• children of different sexes should not share a bedroom when aged five or older
  • children under 18 and of the same sex may reasonably share a bedroom
  • parents, couples and household members aged 18 or older should have a separate bedroom.

Under this standard, households that need at least one extra bedroom are considered overcrowded. A shortfall of four or more bedrooms is severe overcrowding, with greater risks for health and safety.

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One standard doesn’t fit all situations

Measuring overcrowding is not straightforward. The age and sex separation thresholds involve assumptions about the age of puberty and adulthood.

CNOS is the preferred measure of the Australian Bureau of Statistics, Statistics New Zealand and the Australian Institute of Health and Welfare (AIHW). This is because it takes the age and sex of occupants into account and matches our values and expectations of how space is used.

In Australia, it is usually acceptable for children of the same sex to share a bedroom before puberty. But we already know CNOS does not account for differing cultural expectations of the numbers of bathrooms and toilets, and the size of kitchens, bedrooms and living spaces. CNOS embeds assumptions that do not hold across ethnically diverse groups in Australia.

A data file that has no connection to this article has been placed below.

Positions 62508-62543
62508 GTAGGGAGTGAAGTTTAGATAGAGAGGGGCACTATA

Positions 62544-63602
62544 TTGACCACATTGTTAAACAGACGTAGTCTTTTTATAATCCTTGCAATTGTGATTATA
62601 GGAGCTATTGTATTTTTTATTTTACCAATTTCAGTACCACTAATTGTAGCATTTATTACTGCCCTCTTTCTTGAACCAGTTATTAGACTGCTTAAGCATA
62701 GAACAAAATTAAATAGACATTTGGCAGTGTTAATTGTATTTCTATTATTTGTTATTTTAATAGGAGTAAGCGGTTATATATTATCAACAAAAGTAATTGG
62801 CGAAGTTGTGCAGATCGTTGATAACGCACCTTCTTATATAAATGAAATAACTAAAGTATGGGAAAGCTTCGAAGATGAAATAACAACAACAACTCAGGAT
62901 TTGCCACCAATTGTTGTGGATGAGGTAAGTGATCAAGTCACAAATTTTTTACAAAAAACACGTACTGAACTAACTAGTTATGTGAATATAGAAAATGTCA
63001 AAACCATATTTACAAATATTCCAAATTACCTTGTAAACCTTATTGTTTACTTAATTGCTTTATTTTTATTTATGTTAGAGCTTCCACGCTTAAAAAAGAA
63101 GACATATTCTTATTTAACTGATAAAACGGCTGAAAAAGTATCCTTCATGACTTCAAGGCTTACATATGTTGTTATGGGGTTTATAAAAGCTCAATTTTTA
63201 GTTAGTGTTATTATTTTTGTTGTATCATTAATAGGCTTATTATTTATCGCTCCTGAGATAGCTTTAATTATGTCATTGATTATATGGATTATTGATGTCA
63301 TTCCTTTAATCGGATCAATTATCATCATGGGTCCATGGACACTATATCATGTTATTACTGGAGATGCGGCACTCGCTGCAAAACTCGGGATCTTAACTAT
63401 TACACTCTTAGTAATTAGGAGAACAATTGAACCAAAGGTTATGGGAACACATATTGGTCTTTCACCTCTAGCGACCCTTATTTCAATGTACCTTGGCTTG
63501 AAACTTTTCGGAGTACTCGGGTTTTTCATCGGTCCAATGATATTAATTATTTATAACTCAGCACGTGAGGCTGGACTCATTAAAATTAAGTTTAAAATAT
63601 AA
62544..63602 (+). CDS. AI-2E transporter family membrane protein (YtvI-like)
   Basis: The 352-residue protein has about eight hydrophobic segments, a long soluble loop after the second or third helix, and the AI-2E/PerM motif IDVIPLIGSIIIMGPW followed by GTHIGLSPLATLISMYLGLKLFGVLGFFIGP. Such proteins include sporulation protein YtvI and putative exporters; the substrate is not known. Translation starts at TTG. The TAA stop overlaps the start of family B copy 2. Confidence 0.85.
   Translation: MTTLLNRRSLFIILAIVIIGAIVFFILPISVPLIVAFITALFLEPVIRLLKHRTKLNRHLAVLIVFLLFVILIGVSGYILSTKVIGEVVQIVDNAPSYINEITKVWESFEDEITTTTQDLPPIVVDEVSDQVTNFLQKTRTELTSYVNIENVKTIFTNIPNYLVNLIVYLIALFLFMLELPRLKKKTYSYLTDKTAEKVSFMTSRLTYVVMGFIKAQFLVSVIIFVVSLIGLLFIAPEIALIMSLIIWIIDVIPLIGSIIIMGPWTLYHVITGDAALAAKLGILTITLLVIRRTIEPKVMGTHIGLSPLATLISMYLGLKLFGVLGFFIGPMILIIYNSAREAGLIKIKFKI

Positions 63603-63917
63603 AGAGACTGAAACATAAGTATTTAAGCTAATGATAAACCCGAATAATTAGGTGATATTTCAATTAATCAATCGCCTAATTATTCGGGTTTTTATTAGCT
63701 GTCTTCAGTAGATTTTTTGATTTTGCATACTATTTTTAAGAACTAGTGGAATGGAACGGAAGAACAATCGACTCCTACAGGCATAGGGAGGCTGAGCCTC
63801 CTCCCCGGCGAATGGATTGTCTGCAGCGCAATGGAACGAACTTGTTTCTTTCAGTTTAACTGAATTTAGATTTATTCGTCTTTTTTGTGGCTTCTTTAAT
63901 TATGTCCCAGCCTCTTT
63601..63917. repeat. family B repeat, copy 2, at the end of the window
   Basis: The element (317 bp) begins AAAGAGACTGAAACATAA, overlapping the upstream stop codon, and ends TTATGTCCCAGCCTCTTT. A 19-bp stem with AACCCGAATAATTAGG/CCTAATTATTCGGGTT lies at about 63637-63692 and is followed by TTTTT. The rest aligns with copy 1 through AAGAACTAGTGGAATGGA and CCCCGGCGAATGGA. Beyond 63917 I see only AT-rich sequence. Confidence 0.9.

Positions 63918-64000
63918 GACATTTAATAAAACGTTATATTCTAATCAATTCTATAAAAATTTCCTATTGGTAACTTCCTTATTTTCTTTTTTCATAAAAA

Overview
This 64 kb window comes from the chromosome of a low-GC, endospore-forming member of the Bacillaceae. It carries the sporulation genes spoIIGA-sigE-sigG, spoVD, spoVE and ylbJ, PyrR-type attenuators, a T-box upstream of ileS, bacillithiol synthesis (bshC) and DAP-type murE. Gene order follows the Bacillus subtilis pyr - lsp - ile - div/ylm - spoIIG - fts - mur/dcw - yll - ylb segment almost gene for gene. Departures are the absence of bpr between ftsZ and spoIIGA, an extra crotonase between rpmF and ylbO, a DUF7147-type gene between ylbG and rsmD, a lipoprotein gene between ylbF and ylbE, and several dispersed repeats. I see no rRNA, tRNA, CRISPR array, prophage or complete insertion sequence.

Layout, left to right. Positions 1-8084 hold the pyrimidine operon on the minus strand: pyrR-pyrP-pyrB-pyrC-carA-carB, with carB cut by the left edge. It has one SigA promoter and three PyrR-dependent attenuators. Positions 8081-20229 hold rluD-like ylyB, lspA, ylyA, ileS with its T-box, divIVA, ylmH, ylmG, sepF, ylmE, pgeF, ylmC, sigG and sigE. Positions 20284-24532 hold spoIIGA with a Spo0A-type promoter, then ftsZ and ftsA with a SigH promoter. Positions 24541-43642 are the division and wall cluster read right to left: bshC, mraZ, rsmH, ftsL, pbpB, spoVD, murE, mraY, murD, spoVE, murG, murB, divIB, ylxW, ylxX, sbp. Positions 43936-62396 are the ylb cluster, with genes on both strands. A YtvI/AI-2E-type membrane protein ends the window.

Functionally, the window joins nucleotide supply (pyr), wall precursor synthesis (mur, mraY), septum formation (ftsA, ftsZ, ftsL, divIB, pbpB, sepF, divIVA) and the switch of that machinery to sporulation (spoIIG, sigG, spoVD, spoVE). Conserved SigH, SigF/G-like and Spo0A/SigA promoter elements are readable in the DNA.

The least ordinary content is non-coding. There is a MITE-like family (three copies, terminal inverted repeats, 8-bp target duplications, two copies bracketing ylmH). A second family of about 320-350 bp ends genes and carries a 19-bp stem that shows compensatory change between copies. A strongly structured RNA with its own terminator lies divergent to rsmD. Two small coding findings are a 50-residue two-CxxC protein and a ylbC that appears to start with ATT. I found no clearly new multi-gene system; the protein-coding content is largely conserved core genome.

For example, a study of migrant suburbs in Sydney and Melbourne found “it is not uncommon to have families with two adults and five children sharing a two-bedroom property”. This is due to large family size and different cultural norms, including intergenerational occupancy of housing. Few properties are designed for this.

Traditional Pacific houses use living spaces rather than separate bedrooms for sleeping. A bedroom with more than two people is compatible with the attitudes of some Pacific and Mäori peoples to having a sense of adequate space.

Similarly, using the Canadian standard, Indigenous Australians are more than five times as likely to live in overcrowded housing as non-Indigenous Australians. This is alarmingly high and likely driven by high rates of socioeconomic disadvantage. We need to disentangle the extent to which values around space and its use versus socio-economic drivers of overcrowding underlie this statistic.



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Do we need better measures?

So should we develop Australian-specific culturally sensitive standards? We think that depends on what we want to know.